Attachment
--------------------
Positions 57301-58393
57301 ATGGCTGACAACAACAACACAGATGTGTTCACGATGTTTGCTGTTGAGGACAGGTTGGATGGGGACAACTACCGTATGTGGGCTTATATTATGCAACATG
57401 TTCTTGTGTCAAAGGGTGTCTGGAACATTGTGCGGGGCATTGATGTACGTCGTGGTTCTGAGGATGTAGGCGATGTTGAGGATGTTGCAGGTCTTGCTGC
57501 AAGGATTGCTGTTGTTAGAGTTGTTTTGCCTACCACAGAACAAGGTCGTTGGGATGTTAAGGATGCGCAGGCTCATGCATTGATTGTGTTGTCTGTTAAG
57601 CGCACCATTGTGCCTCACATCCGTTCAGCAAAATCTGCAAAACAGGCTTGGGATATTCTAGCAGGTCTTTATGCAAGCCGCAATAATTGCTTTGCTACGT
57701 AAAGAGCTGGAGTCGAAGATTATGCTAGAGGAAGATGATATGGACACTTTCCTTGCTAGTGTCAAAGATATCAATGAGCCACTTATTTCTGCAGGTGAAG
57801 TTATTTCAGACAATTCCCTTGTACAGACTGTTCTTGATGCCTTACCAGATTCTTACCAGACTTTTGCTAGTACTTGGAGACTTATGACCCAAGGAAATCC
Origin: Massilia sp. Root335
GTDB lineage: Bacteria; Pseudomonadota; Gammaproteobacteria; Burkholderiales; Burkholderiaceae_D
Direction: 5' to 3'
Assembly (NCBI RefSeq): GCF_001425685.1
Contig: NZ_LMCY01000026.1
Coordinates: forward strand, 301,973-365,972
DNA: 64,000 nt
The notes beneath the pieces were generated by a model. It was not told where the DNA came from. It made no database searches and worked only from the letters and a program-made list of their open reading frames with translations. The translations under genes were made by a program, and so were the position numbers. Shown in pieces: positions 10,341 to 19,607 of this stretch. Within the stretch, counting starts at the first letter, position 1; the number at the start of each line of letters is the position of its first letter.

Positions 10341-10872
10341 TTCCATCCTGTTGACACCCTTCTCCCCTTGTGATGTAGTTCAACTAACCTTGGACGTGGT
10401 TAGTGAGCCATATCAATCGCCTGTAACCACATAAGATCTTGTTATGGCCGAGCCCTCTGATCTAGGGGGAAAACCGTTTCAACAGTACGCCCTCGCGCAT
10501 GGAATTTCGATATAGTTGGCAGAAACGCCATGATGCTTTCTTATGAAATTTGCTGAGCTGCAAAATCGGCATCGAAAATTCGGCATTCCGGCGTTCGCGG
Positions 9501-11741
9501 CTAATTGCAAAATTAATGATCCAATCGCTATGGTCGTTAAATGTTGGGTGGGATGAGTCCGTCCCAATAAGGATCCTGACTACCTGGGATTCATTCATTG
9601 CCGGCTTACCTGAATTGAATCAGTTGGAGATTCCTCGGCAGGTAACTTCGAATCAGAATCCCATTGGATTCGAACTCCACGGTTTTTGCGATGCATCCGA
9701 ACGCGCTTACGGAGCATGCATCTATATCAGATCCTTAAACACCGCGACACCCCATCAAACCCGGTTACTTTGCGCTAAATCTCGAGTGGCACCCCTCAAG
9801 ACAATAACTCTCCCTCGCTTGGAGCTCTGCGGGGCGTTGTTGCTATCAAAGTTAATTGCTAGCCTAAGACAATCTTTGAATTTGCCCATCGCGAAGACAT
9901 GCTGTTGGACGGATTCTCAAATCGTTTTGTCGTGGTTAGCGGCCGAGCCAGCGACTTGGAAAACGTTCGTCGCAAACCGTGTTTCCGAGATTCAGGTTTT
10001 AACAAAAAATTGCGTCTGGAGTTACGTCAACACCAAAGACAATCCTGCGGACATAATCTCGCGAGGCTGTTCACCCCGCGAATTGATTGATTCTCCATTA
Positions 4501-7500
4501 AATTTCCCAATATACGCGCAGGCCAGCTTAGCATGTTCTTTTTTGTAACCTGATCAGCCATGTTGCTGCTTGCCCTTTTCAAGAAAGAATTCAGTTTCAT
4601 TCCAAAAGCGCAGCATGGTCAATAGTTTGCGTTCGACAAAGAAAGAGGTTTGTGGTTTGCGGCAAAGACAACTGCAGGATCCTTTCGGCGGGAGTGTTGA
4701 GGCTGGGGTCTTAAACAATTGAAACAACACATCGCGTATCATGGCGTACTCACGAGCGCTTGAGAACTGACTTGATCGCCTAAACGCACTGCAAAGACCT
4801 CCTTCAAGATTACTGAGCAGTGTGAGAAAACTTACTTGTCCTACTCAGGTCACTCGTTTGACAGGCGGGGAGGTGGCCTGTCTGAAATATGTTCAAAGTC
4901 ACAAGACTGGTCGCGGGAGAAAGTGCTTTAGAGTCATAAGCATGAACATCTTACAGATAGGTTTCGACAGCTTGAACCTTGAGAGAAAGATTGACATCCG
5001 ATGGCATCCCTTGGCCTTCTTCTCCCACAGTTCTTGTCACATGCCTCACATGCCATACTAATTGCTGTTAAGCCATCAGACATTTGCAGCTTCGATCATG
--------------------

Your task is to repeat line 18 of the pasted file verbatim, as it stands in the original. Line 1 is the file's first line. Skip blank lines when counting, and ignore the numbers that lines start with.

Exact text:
10401 TAGTGAGCCATATCAATCGCCTGTAACCACATAAGATCTTGTTATGGCCGAGCCCTCTGATCTAGGGGGAAAACCGTTTCAACAGTACGCCCTCGCGCAT